J Bone Joint Surg Am, 2000 Jun 01;82(6):799-799
5 Recommendations (Recommend) | 3 Comments | Saved by 3 Users Save Case

Abstract

Background: Segmental bone defects can be treated with immediate limb-shortening followed by monofocal or bifocal distraction osteogenesis. In the present study, the efficacy of monofocal distraction osteogenesis was compared with that of bifocal distraction osteogenesis in a rabbit model.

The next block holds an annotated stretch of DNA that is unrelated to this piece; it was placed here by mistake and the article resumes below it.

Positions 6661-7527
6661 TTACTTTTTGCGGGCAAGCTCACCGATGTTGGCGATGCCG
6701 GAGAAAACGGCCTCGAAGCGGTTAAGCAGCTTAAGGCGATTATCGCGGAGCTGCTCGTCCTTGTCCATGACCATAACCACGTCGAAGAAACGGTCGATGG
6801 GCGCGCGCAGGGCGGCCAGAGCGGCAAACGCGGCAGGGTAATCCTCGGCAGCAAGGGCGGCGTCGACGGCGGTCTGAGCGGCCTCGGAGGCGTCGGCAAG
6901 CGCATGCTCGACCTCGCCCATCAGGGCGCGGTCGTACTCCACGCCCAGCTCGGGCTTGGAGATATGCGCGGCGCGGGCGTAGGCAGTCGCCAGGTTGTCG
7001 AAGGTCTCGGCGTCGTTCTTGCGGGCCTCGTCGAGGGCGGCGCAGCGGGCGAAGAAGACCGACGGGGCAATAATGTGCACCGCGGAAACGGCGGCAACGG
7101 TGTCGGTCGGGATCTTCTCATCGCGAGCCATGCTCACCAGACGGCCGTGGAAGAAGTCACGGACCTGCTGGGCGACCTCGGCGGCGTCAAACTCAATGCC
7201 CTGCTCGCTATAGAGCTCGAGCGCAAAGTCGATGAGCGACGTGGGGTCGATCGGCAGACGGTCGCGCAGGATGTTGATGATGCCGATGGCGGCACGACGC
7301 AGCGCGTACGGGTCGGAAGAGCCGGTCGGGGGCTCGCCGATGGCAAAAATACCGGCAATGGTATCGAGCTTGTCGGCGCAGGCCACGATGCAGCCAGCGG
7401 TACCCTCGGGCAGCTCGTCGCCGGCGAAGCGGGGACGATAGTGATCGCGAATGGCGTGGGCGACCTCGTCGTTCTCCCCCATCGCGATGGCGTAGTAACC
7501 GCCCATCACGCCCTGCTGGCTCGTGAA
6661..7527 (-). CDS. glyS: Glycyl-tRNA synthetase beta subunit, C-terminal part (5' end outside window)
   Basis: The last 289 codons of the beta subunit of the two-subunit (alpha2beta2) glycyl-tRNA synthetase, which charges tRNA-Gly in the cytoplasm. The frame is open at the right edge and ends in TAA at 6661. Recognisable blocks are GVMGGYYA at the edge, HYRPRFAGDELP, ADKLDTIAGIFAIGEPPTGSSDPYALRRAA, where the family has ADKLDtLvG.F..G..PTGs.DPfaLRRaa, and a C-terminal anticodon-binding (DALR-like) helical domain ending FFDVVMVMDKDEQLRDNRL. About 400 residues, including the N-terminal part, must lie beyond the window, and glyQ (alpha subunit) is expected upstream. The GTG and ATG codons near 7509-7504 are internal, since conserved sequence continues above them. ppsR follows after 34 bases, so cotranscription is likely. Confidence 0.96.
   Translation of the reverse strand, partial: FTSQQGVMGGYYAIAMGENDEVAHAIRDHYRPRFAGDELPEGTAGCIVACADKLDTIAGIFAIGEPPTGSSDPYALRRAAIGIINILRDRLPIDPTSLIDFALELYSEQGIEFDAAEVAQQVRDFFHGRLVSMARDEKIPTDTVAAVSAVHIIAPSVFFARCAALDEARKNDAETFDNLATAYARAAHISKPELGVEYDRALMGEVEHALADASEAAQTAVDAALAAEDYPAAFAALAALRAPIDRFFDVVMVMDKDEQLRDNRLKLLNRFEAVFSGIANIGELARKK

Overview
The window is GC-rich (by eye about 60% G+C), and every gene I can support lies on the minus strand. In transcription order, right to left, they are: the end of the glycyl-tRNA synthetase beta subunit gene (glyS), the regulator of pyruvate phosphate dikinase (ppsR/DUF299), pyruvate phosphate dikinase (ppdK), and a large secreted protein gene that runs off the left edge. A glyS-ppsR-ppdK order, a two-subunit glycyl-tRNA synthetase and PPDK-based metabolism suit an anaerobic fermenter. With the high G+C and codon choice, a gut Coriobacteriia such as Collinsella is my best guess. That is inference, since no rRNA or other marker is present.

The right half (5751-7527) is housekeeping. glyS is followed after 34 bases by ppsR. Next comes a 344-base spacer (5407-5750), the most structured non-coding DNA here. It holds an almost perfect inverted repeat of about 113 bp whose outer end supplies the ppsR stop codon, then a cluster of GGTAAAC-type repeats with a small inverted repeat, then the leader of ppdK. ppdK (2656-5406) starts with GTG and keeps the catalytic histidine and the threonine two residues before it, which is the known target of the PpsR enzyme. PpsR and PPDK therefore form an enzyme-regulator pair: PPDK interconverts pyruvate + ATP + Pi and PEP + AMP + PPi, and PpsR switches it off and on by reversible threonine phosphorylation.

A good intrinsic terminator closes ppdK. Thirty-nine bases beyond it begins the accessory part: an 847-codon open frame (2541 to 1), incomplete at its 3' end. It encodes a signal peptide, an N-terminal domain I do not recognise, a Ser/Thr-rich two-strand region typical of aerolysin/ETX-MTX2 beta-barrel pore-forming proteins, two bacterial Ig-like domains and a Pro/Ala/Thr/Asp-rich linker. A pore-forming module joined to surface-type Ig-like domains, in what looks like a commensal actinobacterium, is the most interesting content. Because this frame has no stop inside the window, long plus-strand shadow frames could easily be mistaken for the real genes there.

Methods: Twenty-four skeletally mature New Zealand White rabbits were divided into two equal groups: one group had monofocal distraction osteosynthesis, and the other had bifocal distraction osteosynthesis. In both groups, a one-centimeter-long segment of bone was resected from the midpart of the tibial shaft. In the monofocal reconstruction group, the limb was immediately shortened to close the segmental defect and the defect was allowed to heal for ten days. Lengthening was then begun at this site, with use of a specially designed external fixator, at a rate of 0.5 millimeter per twelve hours. In the bifocal reconstruction group, the segmental defect was closed immediately and the fragments were fixed with microplates. A subperiosteal osteotomy was performed proximal to the tibiofibular junction, and lengthening was performed at the site of the osteotomy. The animals in both groups were killed twenty days after the lengthening was completed. New-bone formation then was evaluated with use of radiographs, densitometry, biomechanical testing, and histological and histomorphometric analysis.